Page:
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General Studies 3 >> Science & Technology

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1. Context
There have been four cases, including three deaths, of the rare, but fatal primary amoebic meningoencephalitis (PAM) in Kerala in the last two months. A 14-year-old boy from Thikkodi in Kozhikode district tested positive for the infection on July 5. He is undergoing medical treatment now and his condition is reported to be stable.
2.What is PAM?
  • Primary amoebic meningoencephalitis (PAM) is an infection caused by Naegleria fowleri, an amoeba that thrives in warm freshwater environments like lakes, ponds, and rivers. It can also persist in poorly maintained swimming pools.
  • This amoeba, known as the "brain-eating amoeba," can invade the brain and destroy its tissues.
  • Though the infection is rare, it is almost always fatal, with a 97% mortality rate. The infection typically occurs during summer when people swim in warm freshwater bodies. High atmospheric temperatures and low water levels increase the risk.
  • The amoeba enters the body through the nose and migrates to the brain, causing tissue destruction and swelling. Recent cases indicate that children are particularly vulnerable. The infection is not transmissible between people, and drinking contaminated water does not result in infection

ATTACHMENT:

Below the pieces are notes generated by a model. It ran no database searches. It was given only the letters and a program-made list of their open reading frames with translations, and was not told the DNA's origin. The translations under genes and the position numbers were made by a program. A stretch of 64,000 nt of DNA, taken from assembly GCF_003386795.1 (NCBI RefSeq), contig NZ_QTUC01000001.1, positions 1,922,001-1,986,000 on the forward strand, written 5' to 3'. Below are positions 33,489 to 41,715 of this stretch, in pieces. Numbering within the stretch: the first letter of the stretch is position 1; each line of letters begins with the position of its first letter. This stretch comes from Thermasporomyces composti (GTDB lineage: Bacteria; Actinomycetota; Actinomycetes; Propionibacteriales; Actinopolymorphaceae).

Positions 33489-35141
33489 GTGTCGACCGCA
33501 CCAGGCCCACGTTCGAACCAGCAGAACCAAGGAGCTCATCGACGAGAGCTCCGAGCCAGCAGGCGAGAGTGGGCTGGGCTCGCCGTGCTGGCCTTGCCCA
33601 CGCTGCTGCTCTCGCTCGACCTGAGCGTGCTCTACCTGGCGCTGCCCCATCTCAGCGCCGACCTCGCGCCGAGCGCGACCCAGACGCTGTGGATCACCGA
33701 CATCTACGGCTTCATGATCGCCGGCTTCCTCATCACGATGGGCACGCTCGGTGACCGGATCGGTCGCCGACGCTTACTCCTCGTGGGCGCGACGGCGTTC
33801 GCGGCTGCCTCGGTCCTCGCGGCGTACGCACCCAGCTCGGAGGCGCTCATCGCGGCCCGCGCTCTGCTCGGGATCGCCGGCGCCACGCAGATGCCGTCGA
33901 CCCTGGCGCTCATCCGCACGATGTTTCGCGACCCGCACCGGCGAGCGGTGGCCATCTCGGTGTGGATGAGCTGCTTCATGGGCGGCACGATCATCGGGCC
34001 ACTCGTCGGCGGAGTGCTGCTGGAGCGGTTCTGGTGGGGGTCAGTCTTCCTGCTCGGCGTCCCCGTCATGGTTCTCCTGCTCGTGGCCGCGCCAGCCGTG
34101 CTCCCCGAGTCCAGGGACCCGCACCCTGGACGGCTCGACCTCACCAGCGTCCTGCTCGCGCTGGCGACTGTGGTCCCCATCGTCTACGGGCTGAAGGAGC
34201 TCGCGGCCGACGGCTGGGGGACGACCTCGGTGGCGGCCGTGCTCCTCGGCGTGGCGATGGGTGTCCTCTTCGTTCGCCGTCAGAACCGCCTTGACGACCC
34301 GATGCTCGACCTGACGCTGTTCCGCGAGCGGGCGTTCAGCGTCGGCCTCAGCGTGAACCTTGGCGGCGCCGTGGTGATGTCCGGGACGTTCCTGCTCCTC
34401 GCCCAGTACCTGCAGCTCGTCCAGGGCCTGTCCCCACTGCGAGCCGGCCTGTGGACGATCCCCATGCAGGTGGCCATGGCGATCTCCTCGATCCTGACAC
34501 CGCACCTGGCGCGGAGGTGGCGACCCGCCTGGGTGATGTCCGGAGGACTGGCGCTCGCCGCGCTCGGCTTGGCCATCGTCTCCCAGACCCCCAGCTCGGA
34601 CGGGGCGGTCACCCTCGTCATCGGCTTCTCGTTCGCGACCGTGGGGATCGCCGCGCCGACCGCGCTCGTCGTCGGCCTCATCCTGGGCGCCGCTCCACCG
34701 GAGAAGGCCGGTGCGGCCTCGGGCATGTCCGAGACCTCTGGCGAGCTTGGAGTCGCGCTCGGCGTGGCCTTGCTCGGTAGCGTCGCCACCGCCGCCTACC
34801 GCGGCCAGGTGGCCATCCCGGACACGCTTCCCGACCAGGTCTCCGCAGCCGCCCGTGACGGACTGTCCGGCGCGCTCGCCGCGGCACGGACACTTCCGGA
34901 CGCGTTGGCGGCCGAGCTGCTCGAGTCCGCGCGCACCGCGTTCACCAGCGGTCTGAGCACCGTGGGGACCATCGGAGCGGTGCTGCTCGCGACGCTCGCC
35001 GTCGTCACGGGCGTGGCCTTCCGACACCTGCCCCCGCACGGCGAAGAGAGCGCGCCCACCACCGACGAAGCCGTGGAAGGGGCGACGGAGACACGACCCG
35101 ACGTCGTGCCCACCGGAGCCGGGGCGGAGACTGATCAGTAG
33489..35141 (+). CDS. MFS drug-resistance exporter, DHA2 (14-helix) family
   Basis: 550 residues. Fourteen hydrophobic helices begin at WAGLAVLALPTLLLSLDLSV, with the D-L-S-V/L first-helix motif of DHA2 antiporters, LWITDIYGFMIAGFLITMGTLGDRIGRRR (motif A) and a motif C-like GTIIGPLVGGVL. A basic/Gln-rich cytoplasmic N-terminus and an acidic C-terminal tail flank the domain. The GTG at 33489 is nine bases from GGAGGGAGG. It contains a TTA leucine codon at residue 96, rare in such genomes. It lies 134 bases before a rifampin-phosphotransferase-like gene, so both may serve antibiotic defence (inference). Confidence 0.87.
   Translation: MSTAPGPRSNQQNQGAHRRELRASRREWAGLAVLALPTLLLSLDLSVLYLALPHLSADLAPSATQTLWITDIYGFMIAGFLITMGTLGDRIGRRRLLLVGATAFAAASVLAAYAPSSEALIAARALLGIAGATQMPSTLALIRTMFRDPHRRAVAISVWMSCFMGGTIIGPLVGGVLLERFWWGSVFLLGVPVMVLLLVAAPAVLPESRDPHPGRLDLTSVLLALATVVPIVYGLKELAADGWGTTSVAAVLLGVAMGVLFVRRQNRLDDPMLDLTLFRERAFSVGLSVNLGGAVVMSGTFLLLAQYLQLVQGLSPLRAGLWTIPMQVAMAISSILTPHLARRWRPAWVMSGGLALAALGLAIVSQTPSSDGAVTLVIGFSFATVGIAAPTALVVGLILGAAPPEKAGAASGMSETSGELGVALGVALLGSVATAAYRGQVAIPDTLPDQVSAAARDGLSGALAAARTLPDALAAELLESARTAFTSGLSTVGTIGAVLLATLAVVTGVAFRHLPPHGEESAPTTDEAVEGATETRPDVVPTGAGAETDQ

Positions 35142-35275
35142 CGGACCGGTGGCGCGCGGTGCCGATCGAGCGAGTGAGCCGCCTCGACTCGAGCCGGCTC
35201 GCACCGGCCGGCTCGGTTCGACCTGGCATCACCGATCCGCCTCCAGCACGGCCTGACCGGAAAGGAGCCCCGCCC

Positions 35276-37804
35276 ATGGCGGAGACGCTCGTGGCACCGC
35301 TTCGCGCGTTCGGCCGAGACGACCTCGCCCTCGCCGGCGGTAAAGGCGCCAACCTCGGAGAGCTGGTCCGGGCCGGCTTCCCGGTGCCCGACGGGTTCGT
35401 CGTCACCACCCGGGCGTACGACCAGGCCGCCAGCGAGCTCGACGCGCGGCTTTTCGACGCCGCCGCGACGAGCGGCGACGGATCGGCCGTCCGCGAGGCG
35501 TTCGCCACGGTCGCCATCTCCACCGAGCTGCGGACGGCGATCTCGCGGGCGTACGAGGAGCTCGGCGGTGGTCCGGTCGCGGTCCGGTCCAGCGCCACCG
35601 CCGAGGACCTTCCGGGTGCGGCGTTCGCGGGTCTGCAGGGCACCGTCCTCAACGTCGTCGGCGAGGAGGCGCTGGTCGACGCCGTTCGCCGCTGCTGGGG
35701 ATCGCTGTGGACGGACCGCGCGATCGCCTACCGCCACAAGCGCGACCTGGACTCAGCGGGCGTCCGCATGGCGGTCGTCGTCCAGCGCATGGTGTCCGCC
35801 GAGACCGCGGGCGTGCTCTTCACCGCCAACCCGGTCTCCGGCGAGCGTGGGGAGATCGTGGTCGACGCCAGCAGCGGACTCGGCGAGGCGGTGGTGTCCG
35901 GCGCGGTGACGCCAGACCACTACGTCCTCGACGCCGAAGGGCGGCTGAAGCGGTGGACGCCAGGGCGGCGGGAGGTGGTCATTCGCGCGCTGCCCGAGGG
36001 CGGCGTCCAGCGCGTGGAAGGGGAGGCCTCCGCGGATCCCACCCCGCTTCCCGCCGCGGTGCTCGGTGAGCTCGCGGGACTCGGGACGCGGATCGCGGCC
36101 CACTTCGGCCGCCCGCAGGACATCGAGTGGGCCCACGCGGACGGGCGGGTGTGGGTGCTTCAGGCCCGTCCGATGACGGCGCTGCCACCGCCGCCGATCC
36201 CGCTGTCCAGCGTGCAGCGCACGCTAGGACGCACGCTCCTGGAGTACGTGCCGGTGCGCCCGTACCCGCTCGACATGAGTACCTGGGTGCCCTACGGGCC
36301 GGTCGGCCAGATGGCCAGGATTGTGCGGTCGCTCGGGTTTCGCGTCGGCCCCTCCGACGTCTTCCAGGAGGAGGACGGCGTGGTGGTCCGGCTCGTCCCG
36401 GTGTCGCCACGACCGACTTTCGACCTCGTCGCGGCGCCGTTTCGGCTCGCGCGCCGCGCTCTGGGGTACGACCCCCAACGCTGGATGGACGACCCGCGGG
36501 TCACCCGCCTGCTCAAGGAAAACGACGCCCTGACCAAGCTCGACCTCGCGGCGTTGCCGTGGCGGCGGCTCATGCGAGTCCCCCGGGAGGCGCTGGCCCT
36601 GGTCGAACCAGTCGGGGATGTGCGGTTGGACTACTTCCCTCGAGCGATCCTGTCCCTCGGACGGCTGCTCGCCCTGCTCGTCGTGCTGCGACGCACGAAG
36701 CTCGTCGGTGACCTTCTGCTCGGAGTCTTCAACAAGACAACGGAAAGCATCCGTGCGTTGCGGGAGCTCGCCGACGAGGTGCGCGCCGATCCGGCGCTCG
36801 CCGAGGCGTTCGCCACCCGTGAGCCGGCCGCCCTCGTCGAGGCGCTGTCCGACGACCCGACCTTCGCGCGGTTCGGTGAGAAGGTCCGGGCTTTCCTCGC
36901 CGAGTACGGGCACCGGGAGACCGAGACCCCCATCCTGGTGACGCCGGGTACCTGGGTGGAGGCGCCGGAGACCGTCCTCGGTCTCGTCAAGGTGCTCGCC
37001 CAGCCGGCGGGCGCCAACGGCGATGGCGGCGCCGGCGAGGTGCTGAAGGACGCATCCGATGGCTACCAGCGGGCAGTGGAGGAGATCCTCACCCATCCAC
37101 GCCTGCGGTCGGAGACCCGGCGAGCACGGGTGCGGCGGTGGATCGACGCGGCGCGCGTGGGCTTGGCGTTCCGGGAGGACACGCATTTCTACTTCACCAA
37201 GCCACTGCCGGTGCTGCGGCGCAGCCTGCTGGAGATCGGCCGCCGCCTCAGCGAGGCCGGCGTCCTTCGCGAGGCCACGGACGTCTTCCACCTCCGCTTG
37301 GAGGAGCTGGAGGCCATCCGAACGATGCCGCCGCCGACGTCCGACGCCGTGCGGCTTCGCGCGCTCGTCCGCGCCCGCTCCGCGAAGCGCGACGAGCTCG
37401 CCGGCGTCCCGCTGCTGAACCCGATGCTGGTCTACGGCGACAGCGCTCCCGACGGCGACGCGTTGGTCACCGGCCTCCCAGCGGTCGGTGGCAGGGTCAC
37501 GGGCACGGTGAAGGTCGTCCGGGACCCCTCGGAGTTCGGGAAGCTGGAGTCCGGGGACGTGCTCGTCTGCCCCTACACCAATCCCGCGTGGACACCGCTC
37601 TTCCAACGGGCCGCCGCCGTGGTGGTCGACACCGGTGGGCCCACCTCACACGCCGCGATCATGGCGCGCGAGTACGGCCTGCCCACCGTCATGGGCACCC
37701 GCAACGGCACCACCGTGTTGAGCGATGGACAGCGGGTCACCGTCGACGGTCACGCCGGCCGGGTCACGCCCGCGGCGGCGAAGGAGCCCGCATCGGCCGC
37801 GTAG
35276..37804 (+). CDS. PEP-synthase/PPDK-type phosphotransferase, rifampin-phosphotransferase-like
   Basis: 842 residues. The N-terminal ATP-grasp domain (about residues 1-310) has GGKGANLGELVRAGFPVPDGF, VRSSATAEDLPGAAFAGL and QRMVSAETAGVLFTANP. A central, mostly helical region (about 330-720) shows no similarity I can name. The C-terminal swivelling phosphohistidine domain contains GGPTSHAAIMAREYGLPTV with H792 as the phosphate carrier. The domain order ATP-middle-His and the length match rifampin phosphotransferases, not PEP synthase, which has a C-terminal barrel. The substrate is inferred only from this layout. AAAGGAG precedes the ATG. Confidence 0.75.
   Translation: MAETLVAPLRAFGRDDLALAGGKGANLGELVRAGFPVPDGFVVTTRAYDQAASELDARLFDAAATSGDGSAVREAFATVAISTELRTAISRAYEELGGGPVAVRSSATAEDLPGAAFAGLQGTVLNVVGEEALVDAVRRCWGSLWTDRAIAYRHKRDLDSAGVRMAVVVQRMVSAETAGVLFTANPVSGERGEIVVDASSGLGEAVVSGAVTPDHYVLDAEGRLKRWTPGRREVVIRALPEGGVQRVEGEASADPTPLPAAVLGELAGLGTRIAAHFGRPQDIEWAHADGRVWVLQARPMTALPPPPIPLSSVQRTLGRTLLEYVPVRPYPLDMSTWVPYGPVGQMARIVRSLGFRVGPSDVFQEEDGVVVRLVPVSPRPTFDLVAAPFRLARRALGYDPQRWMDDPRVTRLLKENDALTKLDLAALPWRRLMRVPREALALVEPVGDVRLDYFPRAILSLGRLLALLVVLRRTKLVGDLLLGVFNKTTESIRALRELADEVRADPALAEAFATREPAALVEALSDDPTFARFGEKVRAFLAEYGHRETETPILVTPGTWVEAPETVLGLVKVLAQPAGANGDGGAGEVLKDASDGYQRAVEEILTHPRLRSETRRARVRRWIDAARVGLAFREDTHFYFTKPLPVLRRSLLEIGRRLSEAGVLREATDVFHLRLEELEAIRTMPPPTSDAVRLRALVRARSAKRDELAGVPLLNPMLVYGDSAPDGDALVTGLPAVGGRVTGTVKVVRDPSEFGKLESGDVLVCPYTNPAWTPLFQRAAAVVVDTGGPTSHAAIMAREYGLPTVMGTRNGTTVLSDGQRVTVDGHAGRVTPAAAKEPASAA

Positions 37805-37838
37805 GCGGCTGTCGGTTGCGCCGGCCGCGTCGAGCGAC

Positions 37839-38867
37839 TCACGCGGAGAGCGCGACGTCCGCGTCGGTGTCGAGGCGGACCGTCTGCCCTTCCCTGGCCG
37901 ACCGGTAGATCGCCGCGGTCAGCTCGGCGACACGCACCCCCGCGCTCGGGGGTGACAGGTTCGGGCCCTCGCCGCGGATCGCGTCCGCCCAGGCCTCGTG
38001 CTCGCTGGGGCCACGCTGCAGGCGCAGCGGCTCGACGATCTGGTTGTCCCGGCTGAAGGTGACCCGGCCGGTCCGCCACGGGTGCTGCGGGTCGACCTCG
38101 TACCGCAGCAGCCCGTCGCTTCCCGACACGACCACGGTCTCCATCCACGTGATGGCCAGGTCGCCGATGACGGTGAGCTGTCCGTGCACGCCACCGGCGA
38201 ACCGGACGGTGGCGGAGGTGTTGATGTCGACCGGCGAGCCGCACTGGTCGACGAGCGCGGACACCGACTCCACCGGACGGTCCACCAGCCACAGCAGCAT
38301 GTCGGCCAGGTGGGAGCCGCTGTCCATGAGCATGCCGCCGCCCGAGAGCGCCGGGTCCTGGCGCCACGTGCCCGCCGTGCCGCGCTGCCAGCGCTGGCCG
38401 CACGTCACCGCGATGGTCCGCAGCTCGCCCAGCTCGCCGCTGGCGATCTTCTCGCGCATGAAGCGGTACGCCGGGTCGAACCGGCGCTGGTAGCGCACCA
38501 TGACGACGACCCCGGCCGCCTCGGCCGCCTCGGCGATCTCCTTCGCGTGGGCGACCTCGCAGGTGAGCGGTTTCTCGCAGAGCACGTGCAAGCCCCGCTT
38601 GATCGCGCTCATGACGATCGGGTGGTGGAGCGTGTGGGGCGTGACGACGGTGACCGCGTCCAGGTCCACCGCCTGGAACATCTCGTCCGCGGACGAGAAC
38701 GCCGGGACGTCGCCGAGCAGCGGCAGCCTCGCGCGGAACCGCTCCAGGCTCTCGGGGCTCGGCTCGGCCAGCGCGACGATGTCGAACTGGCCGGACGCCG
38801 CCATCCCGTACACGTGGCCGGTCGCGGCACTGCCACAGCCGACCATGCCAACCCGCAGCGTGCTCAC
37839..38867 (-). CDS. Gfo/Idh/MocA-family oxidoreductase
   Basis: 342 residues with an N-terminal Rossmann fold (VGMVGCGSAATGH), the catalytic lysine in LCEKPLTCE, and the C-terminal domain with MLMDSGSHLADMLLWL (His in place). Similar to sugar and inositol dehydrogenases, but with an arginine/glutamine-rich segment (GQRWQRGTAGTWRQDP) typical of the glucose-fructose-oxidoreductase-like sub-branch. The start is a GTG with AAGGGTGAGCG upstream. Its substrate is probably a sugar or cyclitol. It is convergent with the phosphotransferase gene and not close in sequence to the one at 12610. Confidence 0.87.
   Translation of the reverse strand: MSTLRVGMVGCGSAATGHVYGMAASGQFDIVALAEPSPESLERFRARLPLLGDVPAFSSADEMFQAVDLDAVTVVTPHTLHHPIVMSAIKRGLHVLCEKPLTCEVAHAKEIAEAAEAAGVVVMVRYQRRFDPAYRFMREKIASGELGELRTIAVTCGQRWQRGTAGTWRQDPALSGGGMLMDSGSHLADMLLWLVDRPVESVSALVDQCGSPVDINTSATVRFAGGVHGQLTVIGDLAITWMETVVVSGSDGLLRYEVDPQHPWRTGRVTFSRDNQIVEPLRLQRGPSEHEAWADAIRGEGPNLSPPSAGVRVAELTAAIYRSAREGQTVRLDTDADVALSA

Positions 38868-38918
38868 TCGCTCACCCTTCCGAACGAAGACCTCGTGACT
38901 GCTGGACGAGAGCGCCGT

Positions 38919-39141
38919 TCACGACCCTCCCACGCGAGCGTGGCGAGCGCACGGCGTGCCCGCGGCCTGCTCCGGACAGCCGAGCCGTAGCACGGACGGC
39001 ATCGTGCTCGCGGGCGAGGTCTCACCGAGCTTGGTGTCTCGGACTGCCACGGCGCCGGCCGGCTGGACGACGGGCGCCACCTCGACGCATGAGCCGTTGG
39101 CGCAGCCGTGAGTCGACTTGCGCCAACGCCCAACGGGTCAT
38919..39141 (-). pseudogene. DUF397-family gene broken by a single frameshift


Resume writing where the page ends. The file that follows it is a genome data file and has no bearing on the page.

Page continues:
3. Symptoms and diagnosis of PAM
  • According to the U.S. Centers for Disease Control and Prevention (CDC), early symptoms of PAM include headache, fever, nausea, and vomiting. The disease progresses quickly, leading to later symptoms such as stiff neck, confusion, inattentiveness, loss of balance, and hallucinations.
  • The CDC states that the disease typically results in coma and death within five days, with most patients dying between one to 18 days after symptoms begin.
  • Experts suggest that rising atmospheric temperatures and stagnant, unhygienic water sources may contribute to the conditions that facilitate infection. The amoeba is more active in warm water
3.2. Diagnosis
  • The infection can be diagnosed using PCR tests on cerebrospinal fluid. However, due to its rarity, PAM can be difficult to detect. In Kozhikode, doctors at the Government Medical College Hospital suspected PAM in a five-year-old girl from Malappuram after she showed symptoms resembling bacterial meningitis, which has become less common due to vaccination efforts. T
  • here are no standard treatments for PAM, so the doctors are currently following CDC guidelines.
  • The State Health Department has obtained miltefosine, a broad-spectrum antimicrobial drug, from Germany to treat infected individuals.
  • Pediatricians note that other recommended medications, such as Azithromycin and Amphotericin B, are available
4. Way Forward
Holding the nose or wearing a nose clip while jumping or diving into fresh water are some of the steps suggested to avoid the infection. The head should be kept high while entering warm water. Steer clear from digging in shallow waters, say experts. Distilled or boiled water should be used for clearing nasal passages
Source: The Hindu

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